Fantasies come to life in Yangon
PURPLE-HAIRED princesses, wolves and dolled-up maids mingled at a cosplay fantasy costume festival held over the weekend in Myanmar, where the global role-playing craze is building a cult following.
Hundreds gathered at the two-day convention in Yangon to enter singing competitions and chat with others sporting the colourful garb, make-up and exotic hairstyles of their fantasy idols.
In cosplay, short for costume role-play, enthusiasts gather to imitate characters from anime series, comics and video games, many drawn from Japanese pop culture.
Chuu Kay Khine, 21, who attended the event dressed as a Japanese anime character, said she was still eager for more fans to connect with.
"The more people that know about it and the more friends we have, the better," she added. "Then, we could have even more fun."
Many of the eye-popping costumes on display in Myanmar's biggest city were imported from Thailand and China. Others were homespun or specially tailored for the occasion.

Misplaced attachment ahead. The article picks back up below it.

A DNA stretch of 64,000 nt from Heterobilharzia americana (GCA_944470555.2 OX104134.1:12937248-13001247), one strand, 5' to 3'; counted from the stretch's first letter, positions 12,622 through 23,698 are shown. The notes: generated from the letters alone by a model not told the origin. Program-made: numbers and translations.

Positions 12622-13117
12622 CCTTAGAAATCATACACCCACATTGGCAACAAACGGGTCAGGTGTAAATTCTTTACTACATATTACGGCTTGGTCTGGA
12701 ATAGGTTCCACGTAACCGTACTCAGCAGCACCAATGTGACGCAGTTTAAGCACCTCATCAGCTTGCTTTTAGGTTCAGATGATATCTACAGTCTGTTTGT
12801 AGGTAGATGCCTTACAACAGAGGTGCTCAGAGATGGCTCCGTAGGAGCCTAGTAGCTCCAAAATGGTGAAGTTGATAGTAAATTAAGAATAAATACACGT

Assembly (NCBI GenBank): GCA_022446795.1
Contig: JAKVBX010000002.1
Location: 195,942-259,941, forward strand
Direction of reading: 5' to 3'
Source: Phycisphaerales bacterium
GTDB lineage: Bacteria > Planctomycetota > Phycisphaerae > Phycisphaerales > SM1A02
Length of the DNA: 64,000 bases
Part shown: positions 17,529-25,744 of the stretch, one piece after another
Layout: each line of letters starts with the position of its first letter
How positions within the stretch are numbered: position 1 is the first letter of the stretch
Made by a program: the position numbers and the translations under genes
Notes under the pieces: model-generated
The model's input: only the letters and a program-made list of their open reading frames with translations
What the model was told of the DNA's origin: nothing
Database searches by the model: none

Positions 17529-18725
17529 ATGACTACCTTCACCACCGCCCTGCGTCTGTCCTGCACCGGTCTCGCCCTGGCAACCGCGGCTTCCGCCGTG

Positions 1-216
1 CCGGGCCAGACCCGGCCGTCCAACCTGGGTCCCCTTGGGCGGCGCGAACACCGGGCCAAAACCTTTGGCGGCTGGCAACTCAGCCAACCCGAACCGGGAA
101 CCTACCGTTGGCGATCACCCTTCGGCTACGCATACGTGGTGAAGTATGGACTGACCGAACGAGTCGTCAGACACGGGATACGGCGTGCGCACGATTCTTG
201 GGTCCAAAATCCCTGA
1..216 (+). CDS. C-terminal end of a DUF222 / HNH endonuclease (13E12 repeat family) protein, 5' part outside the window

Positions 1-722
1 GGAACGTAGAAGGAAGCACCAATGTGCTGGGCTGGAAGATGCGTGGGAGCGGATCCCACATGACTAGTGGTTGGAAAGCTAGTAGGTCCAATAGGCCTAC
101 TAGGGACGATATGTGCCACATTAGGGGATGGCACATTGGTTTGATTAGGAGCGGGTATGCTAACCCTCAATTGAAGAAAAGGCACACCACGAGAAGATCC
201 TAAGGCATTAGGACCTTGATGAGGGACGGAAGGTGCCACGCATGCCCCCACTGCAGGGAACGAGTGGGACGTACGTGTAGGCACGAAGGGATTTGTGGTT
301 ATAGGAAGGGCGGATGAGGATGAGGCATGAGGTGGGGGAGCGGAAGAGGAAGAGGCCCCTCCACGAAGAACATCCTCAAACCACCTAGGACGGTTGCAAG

The cosplay fad has swept much of the world but is still relatively new in Myanmar, where young people are racing to catch up with global trends a few years after junta-era Internet restrictions were lifted.
This year's festival is the eighth since the hobby first found a footing here in 2012, shortly after a reformist government began loosening the military's grip on freedom of expression.
It is now one of a host of new sub-cultures mushrooming across Myanmar. Yet like fringe fads everywhere, the cosplay scene has not been met with universal enthusiasm.
"The main difficulty is trying to get people to accept the culture of cosplay in our country. We have to keep explaining it," said Lin Aung Kyaw, a 24-year-old who helped organise the event.
"Some animated series are just as good as films, with very meaningful plots," he added.